jn82’s Epic Adventure

Day 51 [21 Mar 09] – Naples

Posted in Naples by jn82 on March 22, 2009

Took a very early morning train from Rome to Naples today, on the cheaper Intercity Plus trains with a 5€ fee instead of the Eurostar Italia Av one with a 20€ reservation fee, as there was not much value paying for a one reduction in travel time.

Naples is a pretty grotty looking city, even compared to places like Rome and Milan. It supposedly has a crime rate around three times of Rome, and a triple digit amount of murders a year. I guess if you are Italy’s largest port city and have one of the most dangerous volcanos in Europe, your property prices are pretty poor and as a result more questionable take up residence here. After dumping our bags at the hostel, we headed off by train to Ecorlano Circumvesuviana station, to visit Mt. Vesuvius and Herculano.

Mt. Vesuvius is the only volcano on the European mainland to have erupted within the last 100 years, and responsible for the destruction (and preservation) of five cities, of which Pompeii and Herculano are the two largest ones. We took a mini-bus part way up the volcano till the ticketing entry point, after which was a trek uphill of around 30 minutes before reaching the rim of the volcano.

We had not really prepared for the weather on the volcano, and I was wearing only the usual shirt and thick fleece jacket. Everyone else around us had on all their thick coats, wind breakers and head gear. Not a good sign. The wind on the volcano was insane, and the wind chill temperature must have been around -10 degrees celcius or something. Extremely unbearable. But we had no choice but to continue to the top!

Looking into the volcano’s crator from the rim.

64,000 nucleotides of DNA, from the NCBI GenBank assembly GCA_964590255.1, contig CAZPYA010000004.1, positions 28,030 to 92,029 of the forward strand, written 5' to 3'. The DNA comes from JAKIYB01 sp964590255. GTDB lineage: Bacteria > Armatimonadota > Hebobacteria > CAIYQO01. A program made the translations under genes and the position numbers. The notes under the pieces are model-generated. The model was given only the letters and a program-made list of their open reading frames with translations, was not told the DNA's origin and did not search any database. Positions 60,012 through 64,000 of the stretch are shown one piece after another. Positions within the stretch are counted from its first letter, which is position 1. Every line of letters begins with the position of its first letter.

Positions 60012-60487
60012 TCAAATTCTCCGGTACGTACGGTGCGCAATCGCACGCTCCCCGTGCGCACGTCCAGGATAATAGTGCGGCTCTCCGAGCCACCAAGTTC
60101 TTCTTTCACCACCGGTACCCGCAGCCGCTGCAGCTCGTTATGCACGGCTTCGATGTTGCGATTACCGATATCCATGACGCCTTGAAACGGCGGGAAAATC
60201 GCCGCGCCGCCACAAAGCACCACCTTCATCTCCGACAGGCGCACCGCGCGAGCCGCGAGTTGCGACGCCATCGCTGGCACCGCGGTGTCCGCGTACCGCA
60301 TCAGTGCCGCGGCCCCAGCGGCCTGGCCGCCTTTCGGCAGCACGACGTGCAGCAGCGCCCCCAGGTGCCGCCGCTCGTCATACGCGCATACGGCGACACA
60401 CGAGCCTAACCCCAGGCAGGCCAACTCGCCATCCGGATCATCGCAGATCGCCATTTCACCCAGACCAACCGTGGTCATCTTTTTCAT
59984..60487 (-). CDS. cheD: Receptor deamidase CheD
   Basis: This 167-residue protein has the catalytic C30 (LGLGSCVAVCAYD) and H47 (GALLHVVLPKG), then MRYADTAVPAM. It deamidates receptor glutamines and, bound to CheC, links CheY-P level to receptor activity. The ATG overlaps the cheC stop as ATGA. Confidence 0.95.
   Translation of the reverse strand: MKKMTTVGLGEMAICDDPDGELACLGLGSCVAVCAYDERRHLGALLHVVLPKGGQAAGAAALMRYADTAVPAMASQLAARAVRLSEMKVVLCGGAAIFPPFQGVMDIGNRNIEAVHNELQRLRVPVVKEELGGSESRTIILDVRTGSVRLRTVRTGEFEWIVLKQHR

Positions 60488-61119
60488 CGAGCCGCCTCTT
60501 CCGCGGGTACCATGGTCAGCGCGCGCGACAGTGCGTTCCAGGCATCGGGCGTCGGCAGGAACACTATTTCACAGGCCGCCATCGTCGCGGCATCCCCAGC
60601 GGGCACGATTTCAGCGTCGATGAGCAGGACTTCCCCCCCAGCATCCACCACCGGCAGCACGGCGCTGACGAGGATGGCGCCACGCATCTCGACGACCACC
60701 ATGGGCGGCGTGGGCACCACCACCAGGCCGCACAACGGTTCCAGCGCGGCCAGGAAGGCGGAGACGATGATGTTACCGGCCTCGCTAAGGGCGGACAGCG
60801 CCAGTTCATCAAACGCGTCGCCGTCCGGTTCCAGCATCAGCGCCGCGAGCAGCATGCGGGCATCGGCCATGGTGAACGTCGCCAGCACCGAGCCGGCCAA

Not exactly what I expected to see, but then again if there was any molten lava bubbling inside I would probably not be around to write this post now. All we could see was a huge crator, of which 700m of the rim was accessable to walk around. It was really quite amazing to be standing this high up on and beside something so dangerous.

Path and barrier around the rim.

We did not have very long to walk around the rim as the mini-bus driver only gave us one hour and twenty minutes from the time he dropped us off at the enterance, and after climbing up and down and stopping in-between to take pictures, we only had around ten minutes at the end of the path. That was fine, because it was too cold to hang around there anyway! After getting down and thawing out in the mini-bus, we headed off for lunch, and then made out way to the ruins of Herculano, the smaller and less well known of the two larger cities which got buried in superheated pyroclastic material that has solidified into volcanic tuff when Mt. Vesivius erupted in 79 AD. It is really amazing that we were walking in a 2,000 year old ancient city which had been so well preserved that many of the original buildings, roads and art work are as they were back in the day. The level of preservation here as a result of the volcanic ash trumps the previous ruins we saw at Coimbriga in Coimbra and Caesaraugusta in Zaragoza, which were badically abandoned cities left to decay over the course of time.

Mt. Vesuvius, Herculano and the modern day slums of Ercolano, practically indistinguishable.

Well preserved pillars.

More pillars.

Ancient eating place.

Collapsed mosaic floor of the male thermal baths.

Some preserved art.

We only got to Herculano around 2pm, and did not have time to have a good and detailed look at the entire site because it closed at 5pm. On to the more famous city of Pompeii tomorrow! More ruins ahead.

Today’s pictures here.

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